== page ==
* A well-written tribute to a Nashville civil rights lawyer. [Nashville Scene]

* This seems like a place to remind people that David’s going to Houston next month. [Above the Law]

* Here’s a new game to check out. It’s a twisted dirty word game called F**ktionary (affiliate link), so obviously it was made by a lawyer. It’s kind of like Cards Against Humanity meets Scattergories, which is just as fun as it sounds. The promo is after the jump….

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Burger King bounty for Biglaw.

* Judge Posner dished out a whole lot of benchslaps at yesterday’s Seventh Circuit arguments over Indiana and Wisconsin’s bans on same-sex marriage. [BuzzFeed]

* Major U.S. and Canadian law firms chow down on Burger King’s whopper of a deal with Tim Hortons. [Am Law Daily]

* A recent Delaware court ruling on attorney-client privilege might allow in-house lawyers to speak more freely about wrongdoing at their companies, according to Professor Steven Davidoff Solomon. [DealBook / New York Times]

* The corruption trial of former Virginia governor continues; yesterday Bob McDonnell’s sister took the stand. [Washington Post]

* A favorable evidentiary ruling for Aaron Hernandez. [Fox Sports]

* And good news for Zephyr Teachout and Tim Wu, the two law professors running for governor and lieutenant governor of New York: the Times dissed their opponent, Andrew Cuomo, with a non-endorsement. [New York Times]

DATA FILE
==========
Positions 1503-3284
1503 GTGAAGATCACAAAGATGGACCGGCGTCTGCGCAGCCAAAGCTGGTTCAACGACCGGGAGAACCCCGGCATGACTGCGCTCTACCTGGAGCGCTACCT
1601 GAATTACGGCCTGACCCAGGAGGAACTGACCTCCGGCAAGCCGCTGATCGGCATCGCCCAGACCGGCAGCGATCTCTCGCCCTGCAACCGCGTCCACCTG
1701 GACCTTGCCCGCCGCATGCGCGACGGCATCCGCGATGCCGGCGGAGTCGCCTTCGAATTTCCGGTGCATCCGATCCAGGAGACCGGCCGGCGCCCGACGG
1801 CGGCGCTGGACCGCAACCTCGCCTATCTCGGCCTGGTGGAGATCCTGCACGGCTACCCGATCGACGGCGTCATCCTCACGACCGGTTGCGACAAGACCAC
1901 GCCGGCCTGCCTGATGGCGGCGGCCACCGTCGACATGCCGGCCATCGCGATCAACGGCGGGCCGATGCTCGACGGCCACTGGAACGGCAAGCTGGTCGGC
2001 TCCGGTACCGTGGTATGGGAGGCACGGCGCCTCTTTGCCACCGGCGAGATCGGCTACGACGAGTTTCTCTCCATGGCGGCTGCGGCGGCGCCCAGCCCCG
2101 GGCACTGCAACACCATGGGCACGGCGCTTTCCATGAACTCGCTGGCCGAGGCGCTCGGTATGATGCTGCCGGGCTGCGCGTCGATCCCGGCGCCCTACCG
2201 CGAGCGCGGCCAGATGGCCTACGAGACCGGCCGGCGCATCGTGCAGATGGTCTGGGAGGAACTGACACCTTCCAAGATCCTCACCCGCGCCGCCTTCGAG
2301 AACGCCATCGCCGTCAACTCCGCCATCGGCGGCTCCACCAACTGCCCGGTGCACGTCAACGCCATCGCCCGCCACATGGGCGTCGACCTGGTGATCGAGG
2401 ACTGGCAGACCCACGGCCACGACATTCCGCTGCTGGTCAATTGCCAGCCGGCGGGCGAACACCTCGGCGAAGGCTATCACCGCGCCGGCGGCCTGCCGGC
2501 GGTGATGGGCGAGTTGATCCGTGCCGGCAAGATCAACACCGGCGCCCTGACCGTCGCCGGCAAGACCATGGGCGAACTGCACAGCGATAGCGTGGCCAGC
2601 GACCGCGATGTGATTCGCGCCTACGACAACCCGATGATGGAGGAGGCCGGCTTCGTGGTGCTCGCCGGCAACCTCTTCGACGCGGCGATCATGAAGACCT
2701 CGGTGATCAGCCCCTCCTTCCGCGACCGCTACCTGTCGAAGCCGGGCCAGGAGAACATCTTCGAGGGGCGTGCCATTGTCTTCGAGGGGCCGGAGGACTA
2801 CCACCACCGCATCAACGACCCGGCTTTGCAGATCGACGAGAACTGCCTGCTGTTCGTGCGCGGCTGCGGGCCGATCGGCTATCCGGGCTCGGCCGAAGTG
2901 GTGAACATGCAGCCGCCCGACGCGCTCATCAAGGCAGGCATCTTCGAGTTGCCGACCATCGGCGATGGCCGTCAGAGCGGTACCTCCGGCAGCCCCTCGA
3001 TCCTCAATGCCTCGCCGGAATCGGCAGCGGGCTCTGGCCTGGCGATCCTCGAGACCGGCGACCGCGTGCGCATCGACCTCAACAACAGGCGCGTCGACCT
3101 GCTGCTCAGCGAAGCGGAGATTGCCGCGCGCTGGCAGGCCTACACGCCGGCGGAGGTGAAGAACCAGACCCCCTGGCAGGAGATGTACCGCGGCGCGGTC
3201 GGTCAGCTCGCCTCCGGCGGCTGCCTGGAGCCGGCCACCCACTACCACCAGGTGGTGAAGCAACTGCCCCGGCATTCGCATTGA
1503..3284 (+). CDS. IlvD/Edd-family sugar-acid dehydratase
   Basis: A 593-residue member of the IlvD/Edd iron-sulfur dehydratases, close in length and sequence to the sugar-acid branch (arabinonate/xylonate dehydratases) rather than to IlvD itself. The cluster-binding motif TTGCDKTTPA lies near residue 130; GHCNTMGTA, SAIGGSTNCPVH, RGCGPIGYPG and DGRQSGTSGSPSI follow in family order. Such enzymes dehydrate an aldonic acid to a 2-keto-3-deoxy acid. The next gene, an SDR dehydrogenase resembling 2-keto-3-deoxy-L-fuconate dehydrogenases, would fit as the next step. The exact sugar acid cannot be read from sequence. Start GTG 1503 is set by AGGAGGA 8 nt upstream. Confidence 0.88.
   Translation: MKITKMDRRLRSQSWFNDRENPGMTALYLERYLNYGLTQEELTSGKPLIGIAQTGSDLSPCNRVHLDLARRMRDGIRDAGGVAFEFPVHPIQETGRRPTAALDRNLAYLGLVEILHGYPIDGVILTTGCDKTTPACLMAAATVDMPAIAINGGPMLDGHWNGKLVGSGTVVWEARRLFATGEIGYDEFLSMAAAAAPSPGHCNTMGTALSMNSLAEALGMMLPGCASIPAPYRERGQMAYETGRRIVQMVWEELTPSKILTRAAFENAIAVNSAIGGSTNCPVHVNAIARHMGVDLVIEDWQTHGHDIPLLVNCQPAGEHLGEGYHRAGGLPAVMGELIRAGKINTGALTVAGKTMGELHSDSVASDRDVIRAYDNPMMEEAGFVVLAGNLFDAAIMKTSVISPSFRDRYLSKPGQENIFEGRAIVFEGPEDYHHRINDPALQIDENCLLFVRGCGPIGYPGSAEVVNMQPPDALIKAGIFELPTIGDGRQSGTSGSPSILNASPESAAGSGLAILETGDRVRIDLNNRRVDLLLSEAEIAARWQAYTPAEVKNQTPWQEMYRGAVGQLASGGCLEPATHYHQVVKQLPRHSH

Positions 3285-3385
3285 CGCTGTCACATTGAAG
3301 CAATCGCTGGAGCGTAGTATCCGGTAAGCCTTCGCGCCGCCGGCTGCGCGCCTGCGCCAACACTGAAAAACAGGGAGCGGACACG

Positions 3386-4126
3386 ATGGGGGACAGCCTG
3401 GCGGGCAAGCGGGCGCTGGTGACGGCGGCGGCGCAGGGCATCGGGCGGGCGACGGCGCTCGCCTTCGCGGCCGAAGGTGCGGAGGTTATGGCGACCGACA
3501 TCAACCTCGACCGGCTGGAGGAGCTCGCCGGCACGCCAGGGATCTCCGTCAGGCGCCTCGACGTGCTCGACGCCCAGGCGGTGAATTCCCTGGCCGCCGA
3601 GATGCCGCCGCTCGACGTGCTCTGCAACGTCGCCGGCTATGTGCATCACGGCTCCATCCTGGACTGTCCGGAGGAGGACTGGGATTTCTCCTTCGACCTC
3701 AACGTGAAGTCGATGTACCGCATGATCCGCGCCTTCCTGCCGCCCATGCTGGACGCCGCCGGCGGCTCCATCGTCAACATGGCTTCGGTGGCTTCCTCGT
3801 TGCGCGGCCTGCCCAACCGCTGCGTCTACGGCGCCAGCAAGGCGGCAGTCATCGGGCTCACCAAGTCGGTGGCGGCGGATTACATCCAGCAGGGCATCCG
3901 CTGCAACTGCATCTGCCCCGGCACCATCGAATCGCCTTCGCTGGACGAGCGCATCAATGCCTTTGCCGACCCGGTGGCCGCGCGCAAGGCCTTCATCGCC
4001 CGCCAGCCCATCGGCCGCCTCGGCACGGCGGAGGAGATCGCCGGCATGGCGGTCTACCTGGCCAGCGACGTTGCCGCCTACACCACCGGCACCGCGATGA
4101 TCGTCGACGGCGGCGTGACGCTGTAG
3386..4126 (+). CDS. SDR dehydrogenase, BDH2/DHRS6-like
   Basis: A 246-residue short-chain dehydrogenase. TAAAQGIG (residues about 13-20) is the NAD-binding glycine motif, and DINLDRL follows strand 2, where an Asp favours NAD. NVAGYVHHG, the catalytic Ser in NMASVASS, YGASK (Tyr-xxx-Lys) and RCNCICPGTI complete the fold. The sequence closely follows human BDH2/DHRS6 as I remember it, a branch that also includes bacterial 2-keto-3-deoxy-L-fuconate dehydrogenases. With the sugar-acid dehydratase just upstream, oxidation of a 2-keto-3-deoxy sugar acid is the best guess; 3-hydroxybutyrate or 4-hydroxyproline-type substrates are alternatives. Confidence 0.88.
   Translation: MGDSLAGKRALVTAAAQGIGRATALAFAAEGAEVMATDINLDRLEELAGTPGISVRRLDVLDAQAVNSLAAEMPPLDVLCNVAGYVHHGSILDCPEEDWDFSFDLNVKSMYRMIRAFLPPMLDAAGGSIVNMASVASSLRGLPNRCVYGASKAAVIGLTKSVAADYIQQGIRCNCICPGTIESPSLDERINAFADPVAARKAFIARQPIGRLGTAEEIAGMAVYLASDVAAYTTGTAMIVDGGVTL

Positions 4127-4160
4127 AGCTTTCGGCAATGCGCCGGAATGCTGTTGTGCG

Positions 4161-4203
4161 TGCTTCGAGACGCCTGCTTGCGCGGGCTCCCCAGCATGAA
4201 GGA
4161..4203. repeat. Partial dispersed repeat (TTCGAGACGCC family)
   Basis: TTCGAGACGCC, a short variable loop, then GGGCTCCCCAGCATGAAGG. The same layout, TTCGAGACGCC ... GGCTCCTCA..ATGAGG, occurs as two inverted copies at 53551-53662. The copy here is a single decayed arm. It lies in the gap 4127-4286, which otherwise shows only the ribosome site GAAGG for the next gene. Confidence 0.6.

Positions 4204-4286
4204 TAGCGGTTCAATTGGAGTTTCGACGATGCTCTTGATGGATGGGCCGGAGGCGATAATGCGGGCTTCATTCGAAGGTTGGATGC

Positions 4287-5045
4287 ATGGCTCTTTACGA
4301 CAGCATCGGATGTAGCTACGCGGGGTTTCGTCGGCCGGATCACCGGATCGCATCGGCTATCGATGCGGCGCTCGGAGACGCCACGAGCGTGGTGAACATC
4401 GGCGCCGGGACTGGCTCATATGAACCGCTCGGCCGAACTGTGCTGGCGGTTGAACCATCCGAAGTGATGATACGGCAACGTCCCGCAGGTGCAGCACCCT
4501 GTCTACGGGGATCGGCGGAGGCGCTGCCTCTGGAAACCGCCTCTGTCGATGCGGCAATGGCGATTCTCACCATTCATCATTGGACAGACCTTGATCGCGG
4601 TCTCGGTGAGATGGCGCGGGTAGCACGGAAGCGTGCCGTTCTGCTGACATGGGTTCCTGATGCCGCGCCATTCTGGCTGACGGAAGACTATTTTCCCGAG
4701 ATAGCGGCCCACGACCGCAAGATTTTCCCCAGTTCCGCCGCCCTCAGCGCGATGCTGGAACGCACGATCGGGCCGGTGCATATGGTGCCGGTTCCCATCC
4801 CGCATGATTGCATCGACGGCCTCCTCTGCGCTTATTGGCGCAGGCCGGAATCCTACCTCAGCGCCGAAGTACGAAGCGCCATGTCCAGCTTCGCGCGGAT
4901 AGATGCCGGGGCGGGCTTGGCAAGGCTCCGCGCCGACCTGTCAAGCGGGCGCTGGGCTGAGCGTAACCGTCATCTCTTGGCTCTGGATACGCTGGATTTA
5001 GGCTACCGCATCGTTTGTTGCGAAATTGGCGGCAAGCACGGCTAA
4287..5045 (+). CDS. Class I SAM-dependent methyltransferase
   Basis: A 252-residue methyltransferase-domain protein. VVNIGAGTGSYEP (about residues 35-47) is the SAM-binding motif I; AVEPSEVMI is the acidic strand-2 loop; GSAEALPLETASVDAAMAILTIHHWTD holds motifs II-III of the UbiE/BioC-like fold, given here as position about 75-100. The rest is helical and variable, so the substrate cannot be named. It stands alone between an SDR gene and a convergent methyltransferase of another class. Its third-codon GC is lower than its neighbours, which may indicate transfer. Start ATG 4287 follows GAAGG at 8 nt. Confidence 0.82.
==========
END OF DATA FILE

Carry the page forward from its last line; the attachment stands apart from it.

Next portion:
* I recently spoke with one of my cousins Joao Atienza of the Cebu Sun Star, about Above the Law and the world of legal blogging. [Cebu Sun Star]

In Ferguson, Missouri, outrage over the shooting death of teenager Michael Brown roils on.  Attorney General Eric Holder visited Ferguson yesterday, promising Brown’s family and the concerned public that a federal investigation would ensure justice.  If Darren Wilson, the white police officer who shot and killed Brown, willfully deprived the young black man of his constitutional rights to be free from unlawful deadly force, Wilson could be convicted under federal civil rights law, in addition to any possible state charges.